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Rodgers has no interest in Will Hughes

Liverpool manager Brendan Rodgers has dismissed talk of a bid for Derby's teenage midfielder Will Hughes.

Hughes has made the break into the England U21 setup, but how long before the seniors come calling?
Hughes has made the break into the England U21 setup, but how long before the seniors come calling?

Rodgers fears that the 18-year-old's development could be damaged by constant speculation linking him with a move to Anfield after a number of reports over the last few months suggested that the England Under-21 international is a target. Some reports had gone as far as to claim that a 12 million pounds fee has been agreed.

Sources have always suggested to ESPN that no such deal was on the cards, and Rodgers has taken the unusual step of commenting publicly on the speculation in an attempt to quash it.

Edwards: Hughes catching the eye

He said: "Listen, I never normally say anything when it's speculation about players, but I've got to say that I do really feel for this young guy. This is a brilliant, talented young player that either a person or a group of people aren't doing any favours whatsoever by constantly linking him with coming to Liverpool.

"I read something that said we'd put in a bid, or that something had been agreed. There's nothing further from the truth."

Rodgers believes that Hughes will be best served continuing his education at Derby under former England manager Steve McClaren. He added: "He's a young kid learning the game. He's at an outstanding club, in Derby County. He's got a great manager there. We sent one of our young players [right-back Andre Wisdom] there to develop and learn.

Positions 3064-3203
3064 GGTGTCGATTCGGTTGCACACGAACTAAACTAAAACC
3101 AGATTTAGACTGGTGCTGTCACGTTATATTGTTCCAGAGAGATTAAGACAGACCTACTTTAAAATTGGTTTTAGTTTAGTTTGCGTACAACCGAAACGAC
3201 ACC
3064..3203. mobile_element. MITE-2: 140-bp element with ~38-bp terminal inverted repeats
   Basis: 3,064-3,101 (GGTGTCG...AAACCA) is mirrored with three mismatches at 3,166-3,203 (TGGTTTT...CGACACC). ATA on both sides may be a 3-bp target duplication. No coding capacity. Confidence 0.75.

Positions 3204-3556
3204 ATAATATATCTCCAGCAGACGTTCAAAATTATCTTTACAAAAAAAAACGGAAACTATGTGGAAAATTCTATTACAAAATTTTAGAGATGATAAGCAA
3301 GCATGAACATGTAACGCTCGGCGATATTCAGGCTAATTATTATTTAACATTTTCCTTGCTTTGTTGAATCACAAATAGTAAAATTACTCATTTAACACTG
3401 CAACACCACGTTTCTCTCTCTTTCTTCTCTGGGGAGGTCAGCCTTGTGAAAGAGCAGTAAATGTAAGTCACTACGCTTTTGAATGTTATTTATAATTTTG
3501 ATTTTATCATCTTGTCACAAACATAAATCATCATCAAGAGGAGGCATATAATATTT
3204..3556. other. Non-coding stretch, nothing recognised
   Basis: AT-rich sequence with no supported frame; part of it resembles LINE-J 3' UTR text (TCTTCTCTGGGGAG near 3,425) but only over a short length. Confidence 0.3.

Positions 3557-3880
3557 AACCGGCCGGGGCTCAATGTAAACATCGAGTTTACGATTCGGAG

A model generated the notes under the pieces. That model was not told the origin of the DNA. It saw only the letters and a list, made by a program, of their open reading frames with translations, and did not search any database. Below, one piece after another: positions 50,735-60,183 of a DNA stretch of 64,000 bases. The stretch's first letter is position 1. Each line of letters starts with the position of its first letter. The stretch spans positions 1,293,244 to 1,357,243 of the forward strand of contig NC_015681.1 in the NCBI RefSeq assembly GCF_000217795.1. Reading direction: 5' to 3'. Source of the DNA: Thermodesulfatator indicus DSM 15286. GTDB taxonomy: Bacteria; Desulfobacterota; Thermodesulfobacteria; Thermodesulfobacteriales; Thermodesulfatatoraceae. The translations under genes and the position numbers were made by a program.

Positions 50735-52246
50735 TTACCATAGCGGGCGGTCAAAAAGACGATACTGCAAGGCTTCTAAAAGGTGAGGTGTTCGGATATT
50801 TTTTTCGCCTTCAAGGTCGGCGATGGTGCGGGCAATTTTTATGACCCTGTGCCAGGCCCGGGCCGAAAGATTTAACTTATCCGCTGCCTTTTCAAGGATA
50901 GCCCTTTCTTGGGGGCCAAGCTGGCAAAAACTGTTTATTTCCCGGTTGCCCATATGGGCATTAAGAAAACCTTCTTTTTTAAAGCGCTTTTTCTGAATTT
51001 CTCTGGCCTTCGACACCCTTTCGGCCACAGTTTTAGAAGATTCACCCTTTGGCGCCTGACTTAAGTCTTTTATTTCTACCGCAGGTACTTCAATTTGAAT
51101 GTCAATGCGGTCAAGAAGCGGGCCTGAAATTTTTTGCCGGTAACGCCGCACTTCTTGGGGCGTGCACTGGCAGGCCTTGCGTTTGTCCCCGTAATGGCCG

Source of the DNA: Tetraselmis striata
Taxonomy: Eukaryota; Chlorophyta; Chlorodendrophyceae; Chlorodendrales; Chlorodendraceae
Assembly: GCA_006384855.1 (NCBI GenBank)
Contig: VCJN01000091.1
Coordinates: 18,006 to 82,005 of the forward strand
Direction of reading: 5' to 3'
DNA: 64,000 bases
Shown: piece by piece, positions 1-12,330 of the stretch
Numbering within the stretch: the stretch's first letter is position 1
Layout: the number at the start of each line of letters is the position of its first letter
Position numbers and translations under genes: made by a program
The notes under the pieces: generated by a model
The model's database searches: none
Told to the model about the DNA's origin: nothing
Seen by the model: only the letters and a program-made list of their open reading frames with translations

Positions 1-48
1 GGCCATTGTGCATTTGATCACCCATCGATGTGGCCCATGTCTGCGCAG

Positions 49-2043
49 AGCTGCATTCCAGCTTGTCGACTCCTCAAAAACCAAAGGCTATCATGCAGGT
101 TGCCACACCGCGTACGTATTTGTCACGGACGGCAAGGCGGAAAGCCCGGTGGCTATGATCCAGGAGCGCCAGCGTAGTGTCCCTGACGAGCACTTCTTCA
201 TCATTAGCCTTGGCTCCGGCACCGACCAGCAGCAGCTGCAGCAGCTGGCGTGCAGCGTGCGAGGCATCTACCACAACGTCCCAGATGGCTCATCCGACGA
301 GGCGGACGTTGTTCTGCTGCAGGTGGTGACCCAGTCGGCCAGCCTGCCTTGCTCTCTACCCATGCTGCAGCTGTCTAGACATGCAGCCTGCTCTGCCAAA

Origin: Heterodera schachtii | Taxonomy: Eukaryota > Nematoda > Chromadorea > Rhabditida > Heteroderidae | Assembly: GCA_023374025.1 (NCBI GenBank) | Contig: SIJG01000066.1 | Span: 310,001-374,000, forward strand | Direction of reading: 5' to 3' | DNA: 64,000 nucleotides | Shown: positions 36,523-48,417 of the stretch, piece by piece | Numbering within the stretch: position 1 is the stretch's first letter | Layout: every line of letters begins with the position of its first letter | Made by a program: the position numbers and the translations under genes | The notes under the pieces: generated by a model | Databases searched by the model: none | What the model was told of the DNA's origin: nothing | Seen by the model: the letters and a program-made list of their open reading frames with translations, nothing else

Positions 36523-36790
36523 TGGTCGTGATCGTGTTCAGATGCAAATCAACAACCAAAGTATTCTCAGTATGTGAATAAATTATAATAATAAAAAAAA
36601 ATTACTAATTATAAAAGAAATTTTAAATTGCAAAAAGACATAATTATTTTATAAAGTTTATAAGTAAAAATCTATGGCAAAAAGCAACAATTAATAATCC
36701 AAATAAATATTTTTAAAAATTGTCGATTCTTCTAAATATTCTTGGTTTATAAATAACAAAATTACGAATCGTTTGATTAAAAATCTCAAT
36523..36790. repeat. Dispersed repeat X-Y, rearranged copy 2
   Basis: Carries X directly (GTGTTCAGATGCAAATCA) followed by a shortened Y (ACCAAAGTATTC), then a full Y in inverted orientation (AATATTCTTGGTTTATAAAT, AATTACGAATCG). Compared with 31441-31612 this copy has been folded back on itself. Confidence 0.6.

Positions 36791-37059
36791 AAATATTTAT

"I think Will Hughes is a wonderful young talent who just needs to play football. And for me, he's probably at the best place he could be. This is something that's been ongoing. Speculation is something I never normally comment on. But I have the interests of the player at heart.

"This is a kid who, if he picks up the paper every day or every weekend, he'll see he's  linked with Liverpool. I think he's in a good place. There's been no bid, there's nothing. We will do what we do. We're always looking for talent – young players, senior players. He, among many other players, is probably one we've looked at."

Rodgers is adamant, though, that he is keen to develop young players at Liverpool, a point he emphasised following the sacking of Academy director Frank McPartland and Academy technical director Rodolfo Borrell on Wednesday.

The Liverpool manager has highlighted his own background in the development of young players, having been a former Academy director at Reading and head youth coach at Chelsea.

Rodgers issued a warning to the club's young players last month after declaring that winger Harry Wilson was not yet good enough to play for Liverpool's first team despite becoming Wales' youngest-ever debutant.

At the time, the manager had just recalled two young players early from loan spells -- midfielder Joao Carlos Teixeira from League One Brentford and striker Michael Ngoo from Championship side Yeovil. And he gave the impression then that he felt some of the club's young players were not coming up to scratch.

Rodgers, though, insists that there will be a path through to the first team for the club's Academy graduates if they are good enough. He said: "I think the biggest thing I can give people is an opportunity. And then it's a case of taking that opportunity and giving young players hope.

"A lot of my life was spent in youth development, so I understand it. I was an Academy director at Reading, so I understand all facets of development. That's something that's very important to us. And that's something that will never change. I'll always look for that.

"It's very difficult for young players now but they will always get a chance here if they're professional and show that quality. If it's not at an early stage, I think in the last year, we had players at 17 years of age, playing 18, which is unprecedented in the Premier League.

"There'll be a pathway here for all the players, and if they break through early and can't sustain it, then it can happen naturally. It might need a loan period. As long as they're ready by 20 or 21, that's what Academies are all about. They're a place to learn and develop, and ultimately get through into the first team.

"That's why there's so much invested in it here at the club. That's why we put so much  work into it -- in order to get the players through."

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